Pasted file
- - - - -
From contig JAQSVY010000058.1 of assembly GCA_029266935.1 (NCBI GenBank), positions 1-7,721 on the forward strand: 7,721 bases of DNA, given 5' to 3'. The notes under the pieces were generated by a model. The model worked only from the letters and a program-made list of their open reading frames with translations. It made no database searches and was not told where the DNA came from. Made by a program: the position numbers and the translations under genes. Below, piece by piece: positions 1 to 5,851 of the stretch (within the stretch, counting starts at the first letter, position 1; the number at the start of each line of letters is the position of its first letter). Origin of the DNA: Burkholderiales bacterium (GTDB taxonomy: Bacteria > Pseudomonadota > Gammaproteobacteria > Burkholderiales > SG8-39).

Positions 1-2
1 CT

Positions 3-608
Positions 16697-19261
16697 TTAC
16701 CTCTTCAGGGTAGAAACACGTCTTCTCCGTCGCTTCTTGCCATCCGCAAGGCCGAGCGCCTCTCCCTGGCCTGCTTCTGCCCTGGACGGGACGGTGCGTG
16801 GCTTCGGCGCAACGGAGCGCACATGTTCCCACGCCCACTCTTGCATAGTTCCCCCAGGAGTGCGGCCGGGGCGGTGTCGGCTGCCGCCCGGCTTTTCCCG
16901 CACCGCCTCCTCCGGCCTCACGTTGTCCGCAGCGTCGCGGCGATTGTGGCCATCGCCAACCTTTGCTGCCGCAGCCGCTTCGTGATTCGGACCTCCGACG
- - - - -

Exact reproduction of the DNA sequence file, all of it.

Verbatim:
From contig JAQSVY010000058.1 of assembly GCA_029266935.1 (NCBI GenBank), positions 1-7,721 on the forward strand: 7,721 bases of DNA, given 5' to 3'. The notes under the pieces were generated by a model. The model worked only from the letters and a program-made list of their open reading frames with translations. It made no database searches and was not told where the DNA came from. Made by a program: the position numbers and the translations under genes. Below, piece by piece: positions 1 to 5,851 of the stretch (within the stretch, counting starts at the first letter, position 1; the number at the start of each line of letters is the position of its first letter). Origin of the DNA: Burkholderiales bacterium (GTDB taxonomy: Bacteria > Pseudomonadota > Gammaproteobacteria > Burkholderiales > SG8-39).

Positions 1-2
1 CT

Positions 3-608
Positions 16697-19261
16697 TTAC
16701 CTCTTCAGGGTAGAAACACGTCTTCTCCGTCGCTTCTTGCCATCCGCAAGGCCGAGCGCCTCTCCCTGGCCTGCTTCTGCCCTGGACGGGACGGTGCGTG
16801 GCTTCGGCGCAACGGAGCGCACATGTTCCCACGCCCACTCTTGCATAGTTCCCCCAGGAGTGCGGCCGGGGCGGTGTCGGCTGCCGCCCGGCTTTTCCCG
16901 CACCGCCTCCTCCGGCCTCACGTTGTCCGCAGCGTCGCGGCGATTGTGGCCATCGCCAACCTTTGCTGCCGCAGCCGCTTCGTGATTCGGACCTCCGACG